than the earlier releases,” Alfons says. “It’s also much darker and more sincere.”
If there’s a theme that sums up the process of making this record, it’s the deconstruction of shame. “When I was a child, making music was a necessity for me in order to feel sane,” Alfons says. “It was a way to understand and overcome blockages I couldn’t necessarily define. And in a way this album was a return to that, to letting the music guide my growth, rather than vice versa.”
Alfons will follow the release of both parts of The Destroyer with U.S. and international tour dates throughout 2019.
Lydia Ainsworth’s third album, Phantom Forest, introduces a lush, complex dream world that the singer, composer, and producer created and inhabited largely on her own. She produced all the songs, and wrote and performed everything on the self-released collection outside of a re-imagined cover of Pink Floyd’s “Green is the Color” and two other tracks (“The Time,” “Give It Back To You”), which started as instrumentals written by Survive’s Kyle Dixon (who composed the Stranger Things soundtrack with his bandmate Michael Stein), to which Ainsworth wrote melodies and added lyrics.
Ainsworth, who’s relocated to Los Angeles from Toronto since 2017’s Darling of the Afterglow, explains that the collection revealed itself to her “as a play taking place in Mother Nature’s vanishing home,” aka Phantom Forest, and that she’s singing from three perspectives: herself, Mother Nature, and Greek Chorus. For instance, of the album’s opener, “Diamonds Cutting Diamonds,” she explains: “The Greek Chorus sets the scene, narrating and offering direction on how to enter Phantom Forest. It’s my hope that the listener will imagine the narration to be directed to them as well, as they begin the journey of the album.”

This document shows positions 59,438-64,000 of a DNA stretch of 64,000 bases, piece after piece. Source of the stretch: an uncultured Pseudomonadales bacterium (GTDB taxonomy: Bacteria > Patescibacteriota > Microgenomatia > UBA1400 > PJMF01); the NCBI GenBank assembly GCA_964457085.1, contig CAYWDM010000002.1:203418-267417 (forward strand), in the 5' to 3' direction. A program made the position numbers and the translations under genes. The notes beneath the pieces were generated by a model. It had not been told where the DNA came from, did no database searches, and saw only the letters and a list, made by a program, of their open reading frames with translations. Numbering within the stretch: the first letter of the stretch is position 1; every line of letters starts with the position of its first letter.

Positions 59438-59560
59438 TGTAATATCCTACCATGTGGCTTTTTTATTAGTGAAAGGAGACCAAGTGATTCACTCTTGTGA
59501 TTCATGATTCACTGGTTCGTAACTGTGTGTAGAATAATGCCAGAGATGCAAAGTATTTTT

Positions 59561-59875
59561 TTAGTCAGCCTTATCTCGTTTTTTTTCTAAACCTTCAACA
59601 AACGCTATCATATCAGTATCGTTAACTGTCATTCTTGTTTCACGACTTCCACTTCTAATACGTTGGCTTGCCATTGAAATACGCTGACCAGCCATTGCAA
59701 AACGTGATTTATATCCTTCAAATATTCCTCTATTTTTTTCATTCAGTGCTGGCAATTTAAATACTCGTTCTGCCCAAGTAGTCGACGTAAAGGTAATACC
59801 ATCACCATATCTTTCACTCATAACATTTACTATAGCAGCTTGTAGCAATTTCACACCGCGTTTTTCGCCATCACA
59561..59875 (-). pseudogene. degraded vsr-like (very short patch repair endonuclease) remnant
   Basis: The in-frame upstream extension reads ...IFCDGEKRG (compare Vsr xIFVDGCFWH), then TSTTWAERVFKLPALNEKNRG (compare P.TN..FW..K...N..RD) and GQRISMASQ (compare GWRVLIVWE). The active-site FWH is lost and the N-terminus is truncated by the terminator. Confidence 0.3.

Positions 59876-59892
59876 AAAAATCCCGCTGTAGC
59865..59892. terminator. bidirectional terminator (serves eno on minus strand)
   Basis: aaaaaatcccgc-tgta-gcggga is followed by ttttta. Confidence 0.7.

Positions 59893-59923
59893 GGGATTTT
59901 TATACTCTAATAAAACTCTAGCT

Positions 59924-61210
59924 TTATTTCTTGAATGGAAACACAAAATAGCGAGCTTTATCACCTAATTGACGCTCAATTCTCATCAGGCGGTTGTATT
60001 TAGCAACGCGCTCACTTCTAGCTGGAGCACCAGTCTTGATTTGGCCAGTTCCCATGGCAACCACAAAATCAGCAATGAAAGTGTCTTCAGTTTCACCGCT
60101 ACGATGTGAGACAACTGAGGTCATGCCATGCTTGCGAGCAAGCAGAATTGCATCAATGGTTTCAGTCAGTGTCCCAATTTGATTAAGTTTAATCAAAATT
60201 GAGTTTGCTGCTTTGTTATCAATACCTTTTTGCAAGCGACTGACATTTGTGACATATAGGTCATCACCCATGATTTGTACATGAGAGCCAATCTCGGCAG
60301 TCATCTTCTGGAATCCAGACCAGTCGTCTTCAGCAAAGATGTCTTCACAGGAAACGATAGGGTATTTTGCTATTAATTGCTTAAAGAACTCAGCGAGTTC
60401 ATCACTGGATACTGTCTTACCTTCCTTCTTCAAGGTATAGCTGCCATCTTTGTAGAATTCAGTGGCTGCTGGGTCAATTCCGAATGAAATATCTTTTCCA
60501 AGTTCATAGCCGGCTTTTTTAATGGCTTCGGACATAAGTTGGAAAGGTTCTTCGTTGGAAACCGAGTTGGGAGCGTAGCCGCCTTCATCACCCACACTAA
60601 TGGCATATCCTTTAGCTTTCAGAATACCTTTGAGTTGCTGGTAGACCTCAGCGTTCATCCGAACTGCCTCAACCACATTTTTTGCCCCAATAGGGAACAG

You’ll get a sense of this from the collection’s edenic cover art and the playful, pastoral video for the album’s first single, “Can You Find Her Place.” Its inspiration came from Ainsworth’s love for Italian Renaissance painter Botticelli’s 15-century masterpiece “Primavera,” an allegorical representation of the burgeoning fertility of the earth in spring. She notes: “The video features the Greek gods of the painting in a choreographed Baroque style dance.” Keeping with the personal feel of the collection, her sister Abby Ainsworth directed the clip.
In line with the classical and historical depths of Phantom Forest, Ainsworth, who holds a Masters Degree in film scoring composition from NYU and studied composition as an undergrad at McGill, notes that although the album might be considered pop, she approached it as an orchestrator. “Even if I’m dealing purely with synths,” she says, “The songs are like a score, each one an evolving journey. I love to use strings so I’ve included my string arrangements on ‘Tell Me I Exist’ and ‘Can You Find Her Place.’ I recorded live musicians on drums, bass, and guitar on ‘Edge of the Throne,’ ‘The Time,’ and ‘Floating Dream,’ and wove those live elements into my programmed elements.”
Phantom Forest is a beautiful, vast collection that mixes the historical and the hands on, with hooks about the apocalypse and people obsessively using face-recognition software to see what paintings their face match with, in search of some kind of connection. It’s a journey that holds up to close listening (and lyric reading) and to dance floors, but that can also exist on a purely emotional plane. In all cases, it asks that you listen, and take some kind of action.